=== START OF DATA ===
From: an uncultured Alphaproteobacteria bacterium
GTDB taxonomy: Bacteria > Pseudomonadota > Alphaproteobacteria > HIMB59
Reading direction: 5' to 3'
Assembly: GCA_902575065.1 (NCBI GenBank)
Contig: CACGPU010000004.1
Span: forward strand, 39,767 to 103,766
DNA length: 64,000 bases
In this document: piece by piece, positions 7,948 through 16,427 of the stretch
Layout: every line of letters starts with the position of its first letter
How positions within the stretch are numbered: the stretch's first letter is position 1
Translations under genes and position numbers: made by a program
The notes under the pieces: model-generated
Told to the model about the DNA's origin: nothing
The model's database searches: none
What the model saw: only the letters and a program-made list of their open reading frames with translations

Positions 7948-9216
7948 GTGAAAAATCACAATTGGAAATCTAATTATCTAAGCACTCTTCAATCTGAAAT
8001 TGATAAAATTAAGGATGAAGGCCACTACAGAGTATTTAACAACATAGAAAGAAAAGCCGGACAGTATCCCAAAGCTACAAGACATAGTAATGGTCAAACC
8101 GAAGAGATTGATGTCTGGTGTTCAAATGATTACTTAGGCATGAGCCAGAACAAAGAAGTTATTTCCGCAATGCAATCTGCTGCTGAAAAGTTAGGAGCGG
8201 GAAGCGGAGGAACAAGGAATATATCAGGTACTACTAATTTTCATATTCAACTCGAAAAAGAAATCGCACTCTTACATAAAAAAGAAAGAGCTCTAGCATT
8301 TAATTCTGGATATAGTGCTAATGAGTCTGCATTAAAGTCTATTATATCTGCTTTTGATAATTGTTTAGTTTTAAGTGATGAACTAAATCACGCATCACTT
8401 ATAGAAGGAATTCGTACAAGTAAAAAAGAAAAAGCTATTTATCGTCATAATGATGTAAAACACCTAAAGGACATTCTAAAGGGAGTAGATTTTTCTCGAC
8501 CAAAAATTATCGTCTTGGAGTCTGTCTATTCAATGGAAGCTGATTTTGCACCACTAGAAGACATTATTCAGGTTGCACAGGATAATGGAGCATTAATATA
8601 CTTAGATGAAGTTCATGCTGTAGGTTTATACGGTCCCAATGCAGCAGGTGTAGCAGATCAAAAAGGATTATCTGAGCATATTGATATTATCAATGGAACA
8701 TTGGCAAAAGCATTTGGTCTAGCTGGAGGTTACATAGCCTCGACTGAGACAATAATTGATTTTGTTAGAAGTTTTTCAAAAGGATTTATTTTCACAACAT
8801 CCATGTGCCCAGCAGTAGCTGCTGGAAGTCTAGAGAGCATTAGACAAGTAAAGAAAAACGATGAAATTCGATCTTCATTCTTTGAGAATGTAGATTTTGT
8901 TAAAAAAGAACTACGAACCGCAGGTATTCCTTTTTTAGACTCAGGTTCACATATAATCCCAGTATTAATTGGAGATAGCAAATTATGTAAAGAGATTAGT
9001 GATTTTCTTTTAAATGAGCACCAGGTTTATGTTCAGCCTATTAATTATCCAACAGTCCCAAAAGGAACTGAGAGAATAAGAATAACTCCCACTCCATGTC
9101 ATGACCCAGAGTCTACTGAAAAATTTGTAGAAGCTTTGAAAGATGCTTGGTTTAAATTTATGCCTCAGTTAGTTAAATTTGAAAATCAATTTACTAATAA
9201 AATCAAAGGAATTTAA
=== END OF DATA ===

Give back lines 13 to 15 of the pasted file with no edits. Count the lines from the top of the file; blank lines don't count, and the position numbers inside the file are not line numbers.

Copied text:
Told to the model about the DNA's origin: nothing
The model's database searches: none
What the model saw: only the letters and a program-made list of their open reading frames with translations